Note that the sister lesson is that a lot of Linux gurus are real dang friendly and will help whenever they can, or at least will occasionally make really helpful websites or messenger board posts.

The Formative Year

I would say that the first few months was definitely formative. Linux was mostly this version of Windows that had some neat command line tricks, was kind of customizable, and lacked features. I began to learn some things, but at this time I was just getting by. I started with Gnome, and thought it would be the desktop for me (playing briefly with WindowMaker and Enlightment, which were fun to tinker with).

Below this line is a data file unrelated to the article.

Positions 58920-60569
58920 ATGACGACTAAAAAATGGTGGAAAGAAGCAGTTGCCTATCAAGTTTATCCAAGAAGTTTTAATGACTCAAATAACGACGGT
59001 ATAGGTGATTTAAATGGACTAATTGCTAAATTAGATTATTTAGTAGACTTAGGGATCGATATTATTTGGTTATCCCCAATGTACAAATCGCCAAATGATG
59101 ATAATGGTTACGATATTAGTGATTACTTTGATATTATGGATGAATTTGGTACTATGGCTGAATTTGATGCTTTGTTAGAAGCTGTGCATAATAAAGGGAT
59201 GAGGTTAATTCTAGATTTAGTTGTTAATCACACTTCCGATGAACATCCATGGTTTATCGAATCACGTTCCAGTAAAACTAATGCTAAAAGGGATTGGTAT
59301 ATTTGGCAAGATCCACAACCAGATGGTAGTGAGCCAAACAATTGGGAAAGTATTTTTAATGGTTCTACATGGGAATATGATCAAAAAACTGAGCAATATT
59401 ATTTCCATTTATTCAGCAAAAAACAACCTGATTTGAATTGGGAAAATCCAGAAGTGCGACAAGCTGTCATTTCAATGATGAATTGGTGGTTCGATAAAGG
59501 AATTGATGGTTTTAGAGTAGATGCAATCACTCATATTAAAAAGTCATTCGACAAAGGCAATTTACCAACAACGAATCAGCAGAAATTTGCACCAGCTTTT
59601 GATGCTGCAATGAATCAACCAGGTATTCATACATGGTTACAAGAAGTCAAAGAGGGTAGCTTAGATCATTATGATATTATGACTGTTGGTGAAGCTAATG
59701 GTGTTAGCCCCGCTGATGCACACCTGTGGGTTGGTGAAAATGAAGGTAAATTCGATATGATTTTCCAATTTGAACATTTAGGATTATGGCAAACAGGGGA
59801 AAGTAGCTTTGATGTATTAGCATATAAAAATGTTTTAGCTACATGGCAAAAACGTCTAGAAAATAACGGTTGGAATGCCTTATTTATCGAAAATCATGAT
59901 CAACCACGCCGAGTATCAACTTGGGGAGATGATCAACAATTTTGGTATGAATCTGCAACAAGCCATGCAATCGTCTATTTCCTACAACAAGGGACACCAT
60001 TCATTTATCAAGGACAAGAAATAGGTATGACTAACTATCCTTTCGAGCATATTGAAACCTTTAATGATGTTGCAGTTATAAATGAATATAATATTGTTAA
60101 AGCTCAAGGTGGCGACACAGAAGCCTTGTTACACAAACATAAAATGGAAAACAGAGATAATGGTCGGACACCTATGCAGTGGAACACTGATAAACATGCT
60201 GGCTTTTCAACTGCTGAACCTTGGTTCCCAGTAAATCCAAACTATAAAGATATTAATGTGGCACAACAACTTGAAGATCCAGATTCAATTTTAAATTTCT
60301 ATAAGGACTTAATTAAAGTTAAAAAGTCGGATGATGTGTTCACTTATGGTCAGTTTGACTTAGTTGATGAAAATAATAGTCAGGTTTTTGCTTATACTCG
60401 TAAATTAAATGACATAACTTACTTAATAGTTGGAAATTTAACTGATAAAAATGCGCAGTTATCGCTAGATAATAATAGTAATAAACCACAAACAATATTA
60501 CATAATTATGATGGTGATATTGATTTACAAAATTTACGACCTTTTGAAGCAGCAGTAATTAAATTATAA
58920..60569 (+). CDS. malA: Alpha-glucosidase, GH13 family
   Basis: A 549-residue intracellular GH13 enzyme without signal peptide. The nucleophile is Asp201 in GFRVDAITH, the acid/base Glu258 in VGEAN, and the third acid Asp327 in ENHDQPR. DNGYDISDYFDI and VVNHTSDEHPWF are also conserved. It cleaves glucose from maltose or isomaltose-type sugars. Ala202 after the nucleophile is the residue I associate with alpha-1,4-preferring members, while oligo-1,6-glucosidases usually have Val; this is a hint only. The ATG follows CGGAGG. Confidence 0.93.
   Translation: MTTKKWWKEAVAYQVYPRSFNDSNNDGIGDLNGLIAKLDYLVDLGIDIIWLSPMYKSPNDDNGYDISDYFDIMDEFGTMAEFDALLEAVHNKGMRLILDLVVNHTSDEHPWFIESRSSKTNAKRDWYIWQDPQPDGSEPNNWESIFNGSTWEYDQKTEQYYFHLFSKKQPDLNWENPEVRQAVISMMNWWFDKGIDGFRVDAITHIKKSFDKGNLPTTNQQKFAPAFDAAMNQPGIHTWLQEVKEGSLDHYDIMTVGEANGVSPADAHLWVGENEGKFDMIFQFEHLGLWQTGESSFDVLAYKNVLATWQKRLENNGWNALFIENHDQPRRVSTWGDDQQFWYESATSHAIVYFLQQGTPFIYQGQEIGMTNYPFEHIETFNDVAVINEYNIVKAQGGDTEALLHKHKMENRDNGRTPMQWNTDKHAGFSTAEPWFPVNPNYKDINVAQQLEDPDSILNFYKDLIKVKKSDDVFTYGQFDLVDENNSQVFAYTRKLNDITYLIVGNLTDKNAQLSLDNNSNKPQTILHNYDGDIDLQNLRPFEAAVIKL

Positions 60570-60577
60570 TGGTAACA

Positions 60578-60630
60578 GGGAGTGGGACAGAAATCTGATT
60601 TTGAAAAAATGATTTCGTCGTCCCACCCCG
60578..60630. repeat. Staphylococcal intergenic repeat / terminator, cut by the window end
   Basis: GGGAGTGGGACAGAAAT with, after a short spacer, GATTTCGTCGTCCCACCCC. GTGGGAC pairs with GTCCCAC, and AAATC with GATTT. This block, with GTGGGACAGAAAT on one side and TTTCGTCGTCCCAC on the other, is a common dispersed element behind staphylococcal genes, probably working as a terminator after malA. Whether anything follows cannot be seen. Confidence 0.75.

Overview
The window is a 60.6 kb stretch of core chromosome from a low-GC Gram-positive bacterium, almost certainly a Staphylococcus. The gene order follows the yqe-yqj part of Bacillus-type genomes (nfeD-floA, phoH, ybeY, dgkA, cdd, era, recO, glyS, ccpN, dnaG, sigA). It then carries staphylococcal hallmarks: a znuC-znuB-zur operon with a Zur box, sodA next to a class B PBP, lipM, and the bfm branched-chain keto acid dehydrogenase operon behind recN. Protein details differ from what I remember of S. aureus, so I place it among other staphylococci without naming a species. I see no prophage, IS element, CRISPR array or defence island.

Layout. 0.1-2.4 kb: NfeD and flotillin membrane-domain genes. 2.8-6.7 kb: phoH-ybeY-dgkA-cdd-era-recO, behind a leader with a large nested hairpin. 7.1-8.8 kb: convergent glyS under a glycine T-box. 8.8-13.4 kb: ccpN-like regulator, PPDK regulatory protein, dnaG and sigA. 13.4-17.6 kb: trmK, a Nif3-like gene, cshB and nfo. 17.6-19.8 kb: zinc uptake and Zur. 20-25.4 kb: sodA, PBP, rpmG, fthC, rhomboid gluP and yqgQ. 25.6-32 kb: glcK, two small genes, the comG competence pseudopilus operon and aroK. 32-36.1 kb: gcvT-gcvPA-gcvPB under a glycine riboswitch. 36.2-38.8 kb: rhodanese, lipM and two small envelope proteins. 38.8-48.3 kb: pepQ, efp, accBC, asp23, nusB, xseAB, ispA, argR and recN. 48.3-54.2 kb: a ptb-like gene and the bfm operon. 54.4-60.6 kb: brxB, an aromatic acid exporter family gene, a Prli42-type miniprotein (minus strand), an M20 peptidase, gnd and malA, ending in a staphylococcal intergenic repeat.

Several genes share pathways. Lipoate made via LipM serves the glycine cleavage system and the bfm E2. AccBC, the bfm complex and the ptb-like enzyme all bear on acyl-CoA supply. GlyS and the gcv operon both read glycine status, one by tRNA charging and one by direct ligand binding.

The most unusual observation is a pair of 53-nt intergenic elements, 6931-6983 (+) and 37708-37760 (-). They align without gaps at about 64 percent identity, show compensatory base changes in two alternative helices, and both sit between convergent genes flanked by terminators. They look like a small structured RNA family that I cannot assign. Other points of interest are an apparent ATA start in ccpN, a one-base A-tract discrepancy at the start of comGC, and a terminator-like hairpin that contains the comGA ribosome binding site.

I don't know when I switched to KDE, but it definitely stuck. This turned out to be a good thing, since Gnome later went on to sacrifice customizability and utility for pretty, user-friendliness.

Some of the lessons that were hard to learn was "It can happen if you make it happen" and "Rebooting isn't going to help all that much.". I now know these things, but it has only just been recently (after four years as a Linux user) it has really sunk in.

In my rush to update to Mandrake 8.1 I hosed my installation. Turns out the disks might have been bad. At any rate, it began locking up every few hours and would crash in odd ways, ways that Linux normally doesn't crash. This was before I found out that the Debian system handled updates much better.

I was the big Mandrake fan, but I ended up switching over to Suse. They had different ways of handling things, but were much the same. It worked out ok. For a bit.

Death of SuSe Box